Last night we gathered with other members of the LGBT community to celebrate President Obama’s historic statement. Now we are proud to say that not only is he our first African-American president, he’s also the first American president to come out in support of marriage equality. Here’s a video of our community’s thoughtful, emotional, playful and silly responses to this joyous occasion for America…
At the event, I also had the honor to also speak with Stephen Hill, the gay soldier who was booed at a Republican debate. President Obama’s leadership on the repeal of Don’t Ask Don’t Tell had an enormous impact on him personally. Today was a continuation of the journey from an America where a soldier is booed by people who claim to support soldiers, to an America where all of our soldiers have the same rights, legal protections, and social dignity.
Now we face a choice. We can passionately and wholeheartedly stand by the President or we can let Mitt Romney take the Presidency. The news that came out today about how Romney bullied gay people in high school is disturbing. Combined with his reaffirmation that he is against equal rights for LGBT people, the picture of his mentality is becoming clearer. The way he almost lost it when talking to a reporter might be an indicator of how unhappy he was about our happy day.
In the following video, Governor Romney says, “3,000 years of human history shouldn’t be discarded so quickly.” Evidence of slavery predates written records. Duration of existence is not an indicator of quality in the context of discrimination.
Last night President Obama took the time out of his busy day to send me this very nice email…
Today, I was asked a direct question and gave a direct answer:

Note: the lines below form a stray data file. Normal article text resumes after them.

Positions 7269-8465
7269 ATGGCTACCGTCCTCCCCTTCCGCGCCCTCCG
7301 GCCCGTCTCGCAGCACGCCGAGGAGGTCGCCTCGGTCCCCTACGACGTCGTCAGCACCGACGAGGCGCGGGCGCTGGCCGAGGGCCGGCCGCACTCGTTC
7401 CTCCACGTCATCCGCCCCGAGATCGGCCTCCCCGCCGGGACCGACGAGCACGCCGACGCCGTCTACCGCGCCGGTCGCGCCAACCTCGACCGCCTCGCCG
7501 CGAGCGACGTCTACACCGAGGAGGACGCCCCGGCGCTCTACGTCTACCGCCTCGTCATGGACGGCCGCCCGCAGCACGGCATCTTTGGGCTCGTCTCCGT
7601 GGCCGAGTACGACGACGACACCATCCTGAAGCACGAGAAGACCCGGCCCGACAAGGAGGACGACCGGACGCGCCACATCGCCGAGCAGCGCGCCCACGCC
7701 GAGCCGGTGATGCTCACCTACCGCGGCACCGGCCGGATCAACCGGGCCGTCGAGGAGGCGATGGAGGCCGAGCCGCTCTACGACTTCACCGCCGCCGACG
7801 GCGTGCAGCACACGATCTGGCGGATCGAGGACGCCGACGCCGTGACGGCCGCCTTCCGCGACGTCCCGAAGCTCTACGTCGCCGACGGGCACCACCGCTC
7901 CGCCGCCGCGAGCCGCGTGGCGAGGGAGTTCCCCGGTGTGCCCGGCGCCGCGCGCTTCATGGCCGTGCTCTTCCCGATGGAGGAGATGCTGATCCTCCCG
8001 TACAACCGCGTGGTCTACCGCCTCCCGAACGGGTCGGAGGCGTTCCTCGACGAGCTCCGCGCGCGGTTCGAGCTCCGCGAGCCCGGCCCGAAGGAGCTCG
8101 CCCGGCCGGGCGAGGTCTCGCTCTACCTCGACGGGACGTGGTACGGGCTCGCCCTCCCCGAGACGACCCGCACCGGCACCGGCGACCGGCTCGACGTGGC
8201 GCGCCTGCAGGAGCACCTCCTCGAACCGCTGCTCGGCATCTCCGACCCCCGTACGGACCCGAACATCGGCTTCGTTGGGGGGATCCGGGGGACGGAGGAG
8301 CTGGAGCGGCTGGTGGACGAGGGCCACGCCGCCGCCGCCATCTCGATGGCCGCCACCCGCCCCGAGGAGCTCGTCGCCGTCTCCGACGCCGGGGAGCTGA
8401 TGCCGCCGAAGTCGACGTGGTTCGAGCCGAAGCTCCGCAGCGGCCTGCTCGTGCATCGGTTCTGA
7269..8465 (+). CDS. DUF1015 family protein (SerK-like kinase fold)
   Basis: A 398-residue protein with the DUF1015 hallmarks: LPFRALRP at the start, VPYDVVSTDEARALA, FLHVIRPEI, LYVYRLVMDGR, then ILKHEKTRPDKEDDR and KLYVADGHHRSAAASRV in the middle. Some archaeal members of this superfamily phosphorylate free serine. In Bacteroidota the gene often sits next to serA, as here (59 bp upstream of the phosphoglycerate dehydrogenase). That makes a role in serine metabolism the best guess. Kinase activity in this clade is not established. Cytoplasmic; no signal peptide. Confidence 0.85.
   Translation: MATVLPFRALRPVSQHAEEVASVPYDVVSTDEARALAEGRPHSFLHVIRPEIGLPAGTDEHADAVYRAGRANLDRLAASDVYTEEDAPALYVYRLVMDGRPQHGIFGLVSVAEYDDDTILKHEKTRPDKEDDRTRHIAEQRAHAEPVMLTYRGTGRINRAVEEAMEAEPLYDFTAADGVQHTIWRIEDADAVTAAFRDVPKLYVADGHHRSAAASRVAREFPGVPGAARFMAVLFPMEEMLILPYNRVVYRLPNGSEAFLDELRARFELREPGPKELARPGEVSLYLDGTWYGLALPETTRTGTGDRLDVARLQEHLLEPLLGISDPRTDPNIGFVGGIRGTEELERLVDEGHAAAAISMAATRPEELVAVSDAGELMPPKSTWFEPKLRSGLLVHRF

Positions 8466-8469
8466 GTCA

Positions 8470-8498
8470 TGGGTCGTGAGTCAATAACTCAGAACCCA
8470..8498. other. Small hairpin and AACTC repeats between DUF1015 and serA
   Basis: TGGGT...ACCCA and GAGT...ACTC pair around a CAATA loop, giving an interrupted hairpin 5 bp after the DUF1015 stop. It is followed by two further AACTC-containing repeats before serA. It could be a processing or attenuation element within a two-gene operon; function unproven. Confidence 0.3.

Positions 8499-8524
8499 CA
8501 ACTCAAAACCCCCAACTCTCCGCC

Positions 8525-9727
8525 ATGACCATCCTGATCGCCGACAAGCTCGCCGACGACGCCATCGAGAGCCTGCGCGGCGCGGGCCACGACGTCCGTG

I believe that same-sex couples should be allowed to marry.
I hope you’ll take a moment to watch the conversation, consider it, and weigh in yourself on behalf of marriage equality:
I’ve always believed that gay and lesbian Americans should be treated fairly and equally. I was reluctant to use the term marriage because of the very powerful traditions it evokes. And I thought civil union laws that conferred legal rights upon gay and lesbian couples were a solution.
But over the course of several years I’ve talked to friends and family about this. I’ve thought about members of my staff in long-term, committed, same-sex relationships who are raising kids together. Through our efforts to end the “Don’t Ask, Don’t Tell” policy, I’ve gotten to know some of the gay and lesbian troops who are serving our country with honor and distinction.
What I’ve come to realize is that for loving, same-sex couples, the denial of marriage equality means that, in their eyes and the eyes of their children, they are still considered less than full citizens.
Even at my own dinner table, when I look at Sasha and Malia, who have friends whose parents are same-sex couples, I know it wouldn’t dawn on them that their friends’ parents should be treated differently.
So I decided it was time to affirm my personal belief that same-sex couples should be allowed to marry.
I respect the beliefs of others, and the right of religious institutions to act in accordance with their own doctrines. But I believe that in the eyes of the law, all Americans should be treated equally. And where states enact same-sex marriage, no federal act should invalidate them.
OK maybe that email wasn’t directly from the President to me. However, the courage of his recent actions feels like a direct message to me. The message I hear is, “I see you. Your life matters. You are real to me.”
No related stories.